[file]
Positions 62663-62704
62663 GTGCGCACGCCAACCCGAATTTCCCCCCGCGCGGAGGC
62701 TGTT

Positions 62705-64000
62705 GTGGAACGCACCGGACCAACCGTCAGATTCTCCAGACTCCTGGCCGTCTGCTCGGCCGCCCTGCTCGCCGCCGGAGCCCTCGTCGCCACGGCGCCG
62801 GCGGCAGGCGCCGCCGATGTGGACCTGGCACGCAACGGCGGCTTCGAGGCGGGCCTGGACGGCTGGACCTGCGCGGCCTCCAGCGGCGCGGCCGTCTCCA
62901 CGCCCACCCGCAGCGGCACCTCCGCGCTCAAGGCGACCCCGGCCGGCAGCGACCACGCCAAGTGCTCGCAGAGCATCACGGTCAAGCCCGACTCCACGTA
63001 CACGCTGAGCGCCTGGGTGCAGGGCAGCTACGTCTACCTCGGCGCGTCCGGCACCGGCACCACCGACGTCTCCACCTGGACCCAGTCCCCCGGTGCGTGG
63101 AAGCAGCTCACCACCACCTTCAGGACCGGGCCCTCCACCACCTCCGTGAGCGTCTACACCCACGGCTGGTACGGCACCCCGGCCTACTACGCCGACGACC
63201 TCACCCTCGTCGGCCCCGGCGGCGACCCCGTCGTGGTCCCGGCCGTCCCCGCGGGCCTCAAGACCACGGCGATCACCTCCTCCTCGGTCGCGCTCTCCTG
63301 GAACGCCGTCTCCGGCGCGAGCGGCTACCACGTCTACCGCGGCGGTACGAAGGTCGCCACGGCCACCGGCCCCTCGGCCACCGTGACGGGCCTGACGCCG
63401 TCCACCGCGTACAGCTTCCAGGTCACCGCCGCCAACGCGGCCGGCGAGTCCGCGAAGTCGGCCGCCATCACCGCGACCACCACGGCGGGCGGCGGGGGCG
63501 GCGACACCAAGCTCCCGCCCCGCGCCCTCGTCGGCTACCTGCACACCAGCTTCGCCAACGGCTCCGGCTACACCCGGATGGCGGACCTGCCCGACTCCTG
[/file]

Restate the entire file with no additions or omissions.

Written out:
Positions 62663-62704
62663 GTGCGCACGCCAACCCGAATTTCCCCCCGCGCGGAGGC
62701 TGTT

Positions 62705-64000
62705 GTGGAACGCACCGGACCAACCGTCAGATTCTCCAGACTCCTGGCCGTCTGCTCGGCCGCCCTGCTCGCCGCCGGAGCCCTCGTCGCCACGGCGCCG
62801 GCGGCAGGCGCCGCCGATGTGGACCTGGCACGCAACGGCGGCTTCGAGGCGGGCCTGGACGGCTGGACCTGCGCGGCCTCCAGCGGCGCGGCCGTCTCCA
62901 CGCCCACCCGCAGCGGCACCTCCGCGCTCAAGGCGACCCCGGCCGGCAGCGACCACGCCAAGTGCTCGCAGAGCATCACGGTCAAGCCCGACTCCACGTA
63001 CACGCTGAGCGCCTGGGTGCAGGGCAGCTACGTCTACCTCGGCGCGTCCGGCACCGGCACCACCGACGTCTCCACCTGGACCCAGTCCCCCGGTGCGTGG
63101 AAGCAGCTCACCACCACCTTCAGGACCGGGCCCTCCACCACCTCCGTGAGCGTCTACACCCACGGCTGGTACGGCACCCCGGCCTACTACGCCGACGACC
63201 TCACCCTCGTCGGCCCCGGCGGCGACCCCGTCGTGGTCCCGGCCGTCCCCGCGGGCCTCAAGACCACGGCGATCACCTCCTCCTCGGTCGCGCTCTCCTG
63301 GAACGCCGTCTCCGGCGCGAGCGGCTACCACGTCTACCGCGGCGGTACGAAGGTCGCCACGGCCACCGGCCCCTCGGCCACCGTGACGGGCCTGACGCCG
63401 TCCACCGCGTACAGCTTCCAGGTCACCGCCGCCAACGCGGCCGGCGAGTCCGCGAAGTCGGCCGCCATCACCGCGACCACCACGGCGGGCGGCGGGGGCG
63501 GCGACACCAAGCTCCCGCCCCGCGCCCTCGTCGGCTACCTGCACACCAGCTTCGCCAACGGCTCCGGCTACACCCGGATGGCGGACCTGCCCGACTCCTG